When you turn off a device or device, you can probably assume that it is already turned off and is no longer consuming power. But this is not actually the case. a lot in common– From the laptop charger to the printer – Turn on certain functions when plugged in and Even if the device itself is not turned on.
Fortunately, the solution is very easy – just unplug the devices. Unplugging them will silently stop the power drain and increase your bills, saving you electricity andat the long term.
But how much money do splitters actually save? Do the energy savings you get from unplugging the appliances matter much? And is it worth the inconvenience that the devices are constantly connected and disconnected? Below we’ll explore why unplugged devices can save you, how much you can save, and ways to help make it easier to disable plugged devices.
Why separate devices save money?
It seems illogical to separate the devices. After all, they’re off, so why are they sucking up energy?
The truth is, your devices actually still use power even when they’re turned off but are still plugged in, according to Energy.gov. Whether the device is turned off or in standby mode, some of the worst offenders are:
- A device that may continue to use power permanently on lights or other displays that show the device is off
- Computers that have simply been put to sleep
- Chargers that still consume power even if the device is not connected
- Media players that are constantly drawing power, especially those that may still be checking for updates in the background
- Phones with screens that appear when not in active use, such as cordless phones
- New smart home appliances such as refrigerators, washers, and dryers that have always-on screens, internet access, and electronic controls
The power that is used from these devices while not actively using standby power is often called, but it also goes by other names such as phantom load, shadow load, idle current or even.
Save electricity and money from backup power control
Many people are shocked when they realize how much spare power you can add. Standby power accounts for 5-10% of residential energy use, according to the US Department of Energy. Separators can save up to $100 a year on the average family.
However, how much you save may depend on the number of devices you use and your habits with them. For example, an educational experiment from Colorado State University found that a combo radio/CD player/tape player consistently used 4 watts whether or not it was in use. Unplugging it when not in use will save energy up to 100 times over the life of the device.
A study from the Natural Resources Defense Council found that reducing the load from always-on appliances would save consumers a total of $8 billion annually and avoid using 64 billion kilowatt-hours of electricity annually. It also has environmental benefits, such as preventing 44 million metric tons of carbon dioxide pollution. The Natural Resources Defense Council (NRDC) has estimated the cost of always-on devices at an average of $165 per household per year.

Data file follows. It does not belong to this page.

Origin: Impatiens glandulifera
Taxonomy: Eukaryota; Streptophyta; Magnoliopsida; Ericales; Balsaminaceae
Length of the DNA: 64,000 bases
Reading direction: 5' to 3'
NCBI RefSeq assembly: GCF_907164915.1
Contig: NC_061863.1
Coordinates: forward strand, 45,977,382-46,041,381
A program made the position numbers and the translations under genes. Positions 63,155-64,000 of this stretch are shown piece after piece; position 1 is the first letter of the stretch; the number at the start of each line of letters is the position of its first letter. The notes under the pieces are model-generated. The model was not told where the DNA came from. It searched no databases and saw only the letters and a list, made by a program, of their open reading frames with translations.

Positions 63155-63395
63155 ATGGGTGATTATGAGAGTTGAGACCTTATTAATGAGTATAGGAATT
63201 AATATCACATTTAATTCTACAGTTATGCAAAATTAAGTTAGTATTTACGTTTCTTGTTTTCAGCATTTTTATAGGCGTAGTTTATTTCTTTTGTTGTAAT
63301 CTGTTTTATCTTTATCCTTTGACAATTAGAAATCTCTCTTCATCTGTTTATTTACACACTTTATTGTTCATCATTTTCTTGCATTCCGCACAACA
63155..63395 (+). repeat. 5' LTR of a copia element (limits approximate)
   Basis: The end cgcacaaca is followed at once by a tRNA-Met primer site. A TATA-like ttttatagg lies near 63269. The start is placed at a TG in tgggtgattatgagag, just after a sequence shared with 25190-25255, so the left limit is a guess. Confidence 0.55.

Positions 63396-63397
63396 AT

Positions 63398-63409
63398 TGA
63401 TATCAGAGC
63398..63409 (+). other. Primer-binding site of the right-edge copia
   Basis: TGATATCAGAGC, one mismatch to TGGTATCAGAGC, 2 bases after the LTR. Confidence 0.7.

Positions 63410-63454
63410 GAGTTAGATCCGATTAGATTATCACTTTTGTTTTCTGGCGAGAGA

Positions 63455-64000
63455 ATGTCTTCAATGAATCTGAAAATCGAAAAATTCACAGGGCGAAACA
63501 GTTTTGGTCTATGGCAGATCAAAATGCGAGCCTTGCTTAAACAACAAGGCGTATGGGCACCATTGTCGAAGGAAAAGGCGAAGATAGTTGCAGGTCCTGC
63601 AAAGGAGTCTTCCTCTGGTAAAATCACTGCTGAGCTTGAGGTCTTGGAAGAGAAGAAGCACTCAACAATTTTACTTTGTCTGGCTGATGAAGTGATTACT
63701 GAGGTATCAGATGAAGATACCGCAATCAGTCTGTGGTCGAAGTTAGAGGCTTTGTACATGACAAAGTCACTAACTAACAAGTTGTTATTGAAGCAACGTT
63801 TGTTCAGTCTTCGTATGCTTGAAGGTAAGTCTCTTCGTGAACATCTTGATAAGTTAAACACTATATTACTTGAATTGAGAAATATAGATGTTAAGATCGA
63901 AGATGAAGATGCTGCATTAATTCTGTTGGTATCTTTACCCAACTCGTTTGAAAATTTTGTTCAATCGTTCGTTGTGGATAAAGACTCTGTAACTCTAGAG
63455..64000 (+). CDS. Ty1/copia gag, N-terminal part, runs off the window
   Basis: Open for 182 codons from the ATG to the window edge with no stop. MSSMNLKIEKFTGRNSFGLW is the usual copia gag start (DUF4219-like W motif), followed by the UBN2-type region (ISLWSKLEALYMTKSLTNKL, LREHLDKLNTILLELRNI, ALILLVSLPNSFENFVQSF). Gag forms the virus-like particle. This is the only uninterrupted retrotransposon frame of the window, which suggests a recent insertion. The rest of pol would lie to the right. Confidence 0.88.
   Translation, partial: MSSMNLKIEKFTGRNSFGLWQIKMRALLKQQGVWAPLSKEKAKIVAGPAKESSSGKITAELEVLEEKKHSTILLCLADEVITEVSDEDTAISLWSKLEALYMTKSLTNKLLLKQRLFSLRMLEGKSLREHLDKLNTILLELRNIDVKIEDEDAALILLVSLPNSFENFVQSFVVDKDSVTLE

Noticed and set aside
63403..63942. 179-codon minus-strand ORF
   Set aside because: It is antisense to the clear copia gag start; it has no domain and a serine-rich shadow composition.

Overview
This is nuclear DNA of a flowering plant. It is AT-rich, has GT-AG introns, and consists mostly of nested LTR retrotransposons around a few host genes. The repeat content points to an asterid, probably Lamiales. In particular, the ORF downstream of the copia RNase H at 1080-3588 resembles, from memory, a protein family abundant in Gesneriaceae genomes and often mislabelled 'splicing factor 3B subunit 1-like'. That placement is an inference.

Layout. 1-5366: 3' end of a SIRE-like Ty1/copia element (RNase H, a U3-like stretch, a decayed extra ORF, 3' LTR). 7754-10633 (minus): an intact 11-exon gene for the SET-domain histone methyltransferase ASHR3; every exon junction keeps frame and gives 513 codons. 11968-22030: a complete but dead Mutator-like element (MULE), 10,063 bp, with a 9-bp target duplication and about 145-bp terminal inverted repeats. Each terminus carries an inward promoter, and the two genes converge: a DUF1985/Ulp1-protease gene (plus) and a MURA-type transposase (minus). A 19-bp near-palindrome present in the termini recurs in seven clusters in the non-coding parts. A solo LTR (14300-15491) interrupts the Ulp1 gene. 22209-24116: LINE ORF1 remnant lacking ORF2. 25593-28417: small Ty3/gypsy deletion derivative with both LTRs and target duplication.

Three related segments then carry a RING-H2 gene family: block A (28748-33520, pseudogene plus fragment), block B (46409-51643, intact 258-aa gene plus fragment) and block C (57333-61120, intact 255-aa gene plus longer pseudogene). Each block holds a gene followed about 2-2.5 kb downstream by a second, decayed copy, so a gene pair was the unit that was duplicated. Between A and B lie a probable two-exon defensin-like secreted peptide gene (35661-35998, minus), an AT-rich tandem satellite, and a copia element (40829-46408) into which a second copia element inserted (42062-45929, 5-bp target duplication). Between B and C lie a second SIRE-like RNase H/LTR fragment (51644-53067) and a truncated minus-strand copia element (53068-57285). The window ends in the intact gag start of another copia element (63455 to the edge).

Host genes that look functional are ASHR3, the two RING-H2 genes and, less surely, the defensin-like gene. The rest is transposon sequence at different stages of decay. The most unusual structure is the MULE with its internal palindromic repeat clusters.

How to control the backup power
The first step, of course, is to separate out anything that is not actively used or is not used often. Examples of easily detachable devices include televisions and receivers in guest rooms. It is also easy to disconnect media players when not in use, such as a radio or CD player. When you take your device out of the charger, it can also help you get used to unplugging that charger. You might also be surprised how many devices we have connected and we don’t use anymore. Examples could include old cordless phones, old media players, or decorative lights rather than functionality.
However, disconnecting and reconnecting everything can get very tedious, especially if your outlets are in hard-to-reach places. If the port is not accessible, it will be difficult to keep up. So you can also set up ways to make the cut-off of the phantom pregnancy more automatic. You can connect devices to power strips. In this way, a single click on the power switch button can turn off multiple devices. You also get timers to connect devices or smart outlets so that you can automatically turn on when a device is powered on. For example, you can set the TV’s power time to only be connected during peak usage times such as evenings or weekends.
You can also consider getting a. Many of these products are rated as using less spare power than products that are not Energy Star rated.
More resources to save electricity
With energy bills rising and becoming increasingly erratic over time, it’s more necessary than ever to find ways to save on electricity costs. For example, in addition to separating appliances at home, you can take a look at our guide aboutwhen not in use. Another major way to affect your electric/heating bill for the better is to know You should set for your home. You can also check out our guide on To save on gas and electricity bill, such as turning off the water heater or changing air filters.